Exploring immigrant children’s experiences in Britain through comparing two fictional stories.

The Weight of Water by Sarah Crossan 12+ years
Nadine Dreams of Home by Bernard Ashley 8+ years (reading age 7)


This is the fourth and final post of my global empathy posts focusing on stories that could help to build an understanding of immigrants, immigration and our global connections. I consider two stories of children’s experiences shortly after they arrived in Britain. Kasienka is a 13 year old from Poland. Nadine (primary school age) has fled from Goma. It struck me that the setting in Britain may make it easier for children to identify with them.

The Weight of Water by Sarah Crossan is a story written as a set of poems. I found this very powerful, particularly at communicating feelings and emotion. Nadine Dreams of Home by Bernard Ashley is one of Barrington Stokes shorter reads for 8 to 12 year olds. I love Barrington Stokes commitment to producing ‘super readable’ books with tinted page, clear readable fonts, and text levels set to certain reading ages. But, stories like Nadine Dreams of Home are so great that they should be shared. Both, stories deserve a place in every library (including in the adult section!). I nearly compared another book with Sarah Cossan’s story. But, when I read Bernard Ashley’s story I realized that the two books would be great together. It fascinated me how I immediately started looking for similarities between the two girls lives and how by doing so I felt I understood each one better. Each girl’s story enhanced the other. I will now highlight some of the similarities.

Firstly, both girls arrive in Britain, with their mum, but without their fathers, which as they express in their own words meant ‘their families were incomplete’. Kasienka came to England with her mum from Poland, looking for her missing father. Nadine, her mum and brother left war torn Goma (in the Congo) leaving her father behind in the hands of the rebels. Both authors have managed to convey  well the emotions and feelings of each child as they grapple with a new school, new life and new country.

Secondly, both children struggle at first with understanding their new language of English. I love how this is captured in the poem of Kasienka’s First Day:

“So what’s your name dear? Mrs Warren asks,

And I’m glad because I was afraid she had mistaken

Me for someone called Dear,

And that I would have to

Respond to that name

For ever. “

p10 The Weight of Water Sarah Crossan

Thirdly, it is interesting how technology is brought into each story, and used to resolve some of their issues. Kasienka’s mum uses a computer to search for her missing husband. Nadine’s classmate helps her to find a picture of her beloved Goma on a computer in the library. Then memories come flooding back of what she has left and her concerns for her father’s safety.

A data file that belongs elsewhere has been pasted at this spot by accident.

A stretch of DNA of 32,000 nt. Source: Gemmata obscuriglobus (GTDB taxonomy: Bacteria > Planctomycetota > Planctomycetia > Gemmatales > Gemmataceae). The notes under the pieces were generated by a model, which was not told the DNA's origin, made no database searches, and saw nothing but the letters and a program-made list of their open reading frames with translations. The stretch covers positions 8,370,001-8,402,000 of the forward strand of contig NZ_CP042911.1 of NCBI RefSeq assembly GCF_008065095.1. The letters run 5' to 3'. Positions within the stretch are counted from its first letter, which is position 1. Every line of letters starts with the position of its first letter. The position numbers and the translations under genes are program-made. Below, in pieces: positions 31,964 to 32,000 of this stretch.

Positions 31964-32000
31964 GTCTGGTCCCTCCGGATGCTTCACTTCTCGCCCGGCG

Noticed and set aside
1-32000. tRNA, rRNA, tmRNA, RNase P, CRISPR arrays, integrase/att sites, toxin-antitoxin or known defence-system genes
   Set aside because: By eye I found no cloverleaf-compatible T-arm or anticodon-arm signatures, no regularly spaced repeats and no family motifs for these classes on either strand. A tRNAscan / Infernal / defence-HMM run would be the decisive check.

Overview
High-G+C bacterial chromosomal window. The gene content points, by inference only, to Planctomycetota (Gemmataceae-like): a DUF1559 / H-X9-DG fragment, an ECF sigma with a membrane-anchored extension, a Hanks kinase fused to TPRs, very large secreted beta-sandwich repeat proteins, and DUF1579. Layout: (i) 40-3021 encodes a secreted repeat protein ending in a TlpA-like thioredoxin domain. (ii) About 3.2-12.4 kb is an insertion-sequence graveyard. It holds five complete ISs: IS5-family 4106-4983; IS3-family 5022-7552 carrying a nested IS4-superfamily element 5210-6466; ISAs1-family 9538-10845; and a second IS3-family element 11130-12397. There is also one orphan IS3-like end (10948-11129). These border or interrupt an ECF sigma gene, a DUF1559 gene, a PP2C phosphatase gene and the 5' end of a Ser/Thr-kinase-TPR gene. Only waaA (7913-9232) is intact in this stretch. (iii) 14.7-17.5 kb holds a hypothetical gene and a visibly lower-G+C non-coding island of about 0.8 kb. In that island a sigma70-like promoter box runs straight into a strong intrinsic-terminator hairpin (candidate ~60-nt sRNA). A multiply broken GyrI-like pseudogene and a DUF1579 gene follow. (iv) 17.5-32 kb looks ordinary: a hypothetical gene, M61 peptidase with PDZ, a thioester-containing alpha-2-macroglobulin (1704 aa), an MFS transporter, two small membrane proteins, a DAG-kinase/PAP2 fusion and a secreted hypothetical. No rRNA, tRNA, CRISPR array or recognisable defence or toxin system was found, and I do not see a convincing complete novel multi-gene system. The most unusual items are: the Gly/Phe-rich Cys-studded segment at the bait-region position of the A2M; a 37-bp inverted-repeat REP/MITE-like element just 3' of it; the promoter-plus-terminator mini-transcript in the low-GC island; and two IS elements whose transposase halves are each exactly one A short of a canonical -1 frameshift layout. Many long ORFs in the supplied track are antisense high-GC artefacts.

“In front of Nadine was a page of unreadable writing, but what grabbed her eye was a picture. A picture she knew.

A picture of Goma! There was no mistaking it – a scene of banana trees by Lake Kiviu and, in the background, the great Cow Herd mountain. “

p17-18 Nadine Dreams of Home: Bernard Ashley

Fourthly, both girls find ways to deal with their unfamiliar worlds and the emotions and uncertainties in their lives. For Nadine it is the safe haven of the weekly trip to the library, where she can view a picture of Goma, which helps her to feel connected to what she has lost. For Kasienka through swimming, she’s connected to her past (her daddy taught her to Swim) and it also gives her hope. Through swimming she makes a new friend, who becomes her boyfriend, and it’s also a way for her to release her emotions.

It is really powerful how many of Kaienka’s and Nadine’s experiences are similar to other children. In fact some British children will identify much in common. Themes include: finding your way around a new school, being misunderstood, bullies and bullying, absent or distracted parents, and that realisation that no matter how bad things get there are ways forward and people to help.

There is plenty for discussion in looking at what is the same and what is different. A key difference is Kasienka and her family are immigrants and Nadine is a refugee. In Brexit Britain, where children are receiving a lot of mixed messages both stories could be really valuable in building empathy and understanding.

Whilst writing this I noticed a blog post  by That Boy Can Teach @thatboycanteach  In which he and the book he referred to Reading Reconsidered (1) talked about the value of paired text’s. In this context they were talking about the concept of ‘embedding non-fiction’ by paring a non fiction book with a fiction book (2) Benefits of doing this include: helping to provide context and build understanding, and that what you absorb from both texts goes up. In conclusion to his post he points out:

“Pairing two fiction texts can be powerful in many ways as mentioned above, particularly if both stories are based on true events.” (2)

Which I found was very much the case in reading these two stories, which are fictional but based on real children’s experiences.

* (1)  Reading Reconsidered: A practical guide to rigorous reading instruction by Lemov, Driggs, Woolway: 2016.

*(2) ‘Teaching Reading: Pairing Non-Fiction with Fiction’ on the http://thatboycanteach.blogspot.co.uk

Please note: Sarah Crossan’s book is a young adult title and therefore may not be appropriate to use in a primary classroom. However, I think children aged 10 year and above would really appreciate much of the story and the language too. One way round this would be to use some of the poems, which could work provided they were kept in sequential order.

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